Keeping your business skills sharp and your knowledge in line with current trends can be tiresome. Sometimes, too much of a hassle to bother. Without question, the way we process information is changing with a speed faster than you can say “lions and tigers and bears, oh my!” Artificial intelligence is revolutionizing how we learn and work, and you don’t want to lag behind. So before we declare our first war on robots, Ilana Kowarski shares the benefits AI courses can bring during your MBA.
Helpful for: MBA Applicants
Read Time: 10 minutes
An increasing amount of American companies are beginning to model technological devices to reflect the analytical wirings of the human brain. This business trend is influencing industry leaders to require MBA students to study the framework AI offers. Josh Tyler, executive vice president of engineering at Course Hero, comments that the more depth that goes into learning about AI, the more prepared we will be for the future.
AI currently powers recommendation engines on sites such as Amazon and Netflix, adding to a more personalized and functional user experience, and it has even allowed for the achievement of self-driving cars! Now that we’re drooling over the possibility of telepathic food delivery, let’s get back on track by focusing on the role AI will play on the business school curriculum.
You may be questioning how realistic the AI courses really are. Ilana sheds some light by asking Simon Johnson, professor of entrepreneurship at MIT what he thinks:
One way to gauge the sophistication of a b-school course is to check if it discusses instances when the potential of AI has been exaggerated. Johnson, who teaches a course about the business of AI and robotics, says it’s important for MBA students to learn how to tell the difference between circumstances where AI can help a business and those where it won’t have a significant impact. He also says it’s ideal when a course includes multiple guest speakers who are using AI in their businesses. These speakers may be able to provide more current information about AI than what’s available in written case studies. “I call them live case studies or expert witnesses – people who come and don’t lecture to you, but they’re willing to engage and to be a living case study in your classroom,” he says. “That’s a lot of fun. It’s super interesting.”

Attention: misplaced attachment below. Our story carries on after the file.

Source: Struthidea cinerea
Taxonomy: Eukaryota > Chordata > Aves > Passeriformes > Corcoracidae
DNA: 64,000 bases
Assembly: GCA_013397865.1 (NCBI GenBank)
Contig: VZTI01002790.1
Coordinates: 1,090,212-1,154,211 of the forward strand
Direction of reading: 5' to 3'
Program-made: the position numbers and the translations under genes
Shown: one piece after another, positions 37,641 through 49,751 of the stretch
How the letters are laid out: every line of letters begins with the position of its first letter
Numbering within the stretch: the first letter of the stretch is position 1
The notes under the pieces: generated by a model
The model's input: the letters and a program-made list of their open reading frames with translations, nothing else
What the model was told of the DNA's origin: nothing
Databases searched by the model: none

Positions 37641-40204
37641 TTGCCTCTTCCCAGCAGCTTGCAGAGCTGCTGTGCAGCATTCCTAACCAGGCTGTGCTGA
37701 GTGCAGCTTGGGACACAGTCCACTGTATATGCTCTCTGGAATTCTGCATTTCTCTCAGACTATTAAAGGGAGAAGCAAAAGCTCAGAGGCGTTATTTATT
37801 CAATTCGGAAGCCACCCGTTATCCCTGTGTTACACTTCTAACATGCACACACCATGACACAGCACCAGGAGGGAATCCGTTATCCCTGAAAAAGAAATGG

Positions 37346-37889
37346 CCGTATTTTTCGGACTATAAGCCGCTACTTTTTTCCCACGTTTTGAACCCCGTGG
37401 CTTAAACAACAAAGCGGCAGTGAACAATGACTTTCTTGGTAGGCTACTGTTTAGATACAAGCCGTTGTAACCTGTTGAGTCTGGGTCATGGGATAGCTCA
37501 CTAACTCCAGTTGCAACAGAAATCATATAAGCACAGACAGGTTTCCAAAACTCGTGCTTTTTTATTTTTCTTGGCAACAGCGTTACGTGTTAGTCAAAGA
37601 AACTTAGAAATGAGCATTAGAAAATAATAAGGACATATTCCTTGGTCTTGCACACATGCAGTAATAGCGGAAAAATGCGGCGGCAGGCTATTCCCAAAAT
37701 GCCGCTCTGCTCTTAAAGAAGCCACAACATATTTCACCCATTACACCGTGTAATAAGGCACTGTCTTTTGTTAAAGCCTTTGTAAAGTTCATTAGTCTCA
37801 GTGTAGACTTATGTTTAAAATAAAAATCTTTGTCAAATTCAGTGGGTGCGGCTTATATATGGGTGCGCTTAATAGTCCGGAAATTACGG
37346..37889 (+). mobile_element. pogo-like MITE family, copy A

Meanwhile, Joyeeta Das, alum of Oxford Said Business School and CEO of Gyana, a data science firm, confirms that AI is relevant to this day and believes that similar strategy and innovation courses are of extreme value to her career. She shares that in her experience in the technological industry, it has helped her both realize exciting opportunities and face speculations.
It’s important to note that there are usually two opposing sides to every new innovation. Glenn M. Sulmasy, provost and academic officer at Bryant University, explains that at times, the actual inventors of these advanced technologies begin to question their success and impact on society—a term we call “buyer’s remorse.” For him, it’s important for students to reach out to engineers, in order to stimulate a discourse on the addictive and psychological repercussions AI can bring if we are not careful.
Keeping in line with these risks, maybe, as assistant professor Randall K. Minas Jr. suggests, an MBA student’s goal should be not to learn the specifics of AI, but rather how a business that uses it operates. Do you agree? Share your opinion in our forum!
For more on the topic of technology and learning, complement your reading with A Robot’s Approach to Sentence Correction, or find out about the difference between a Traditional vs Accelerated MBA Program.
Source: US News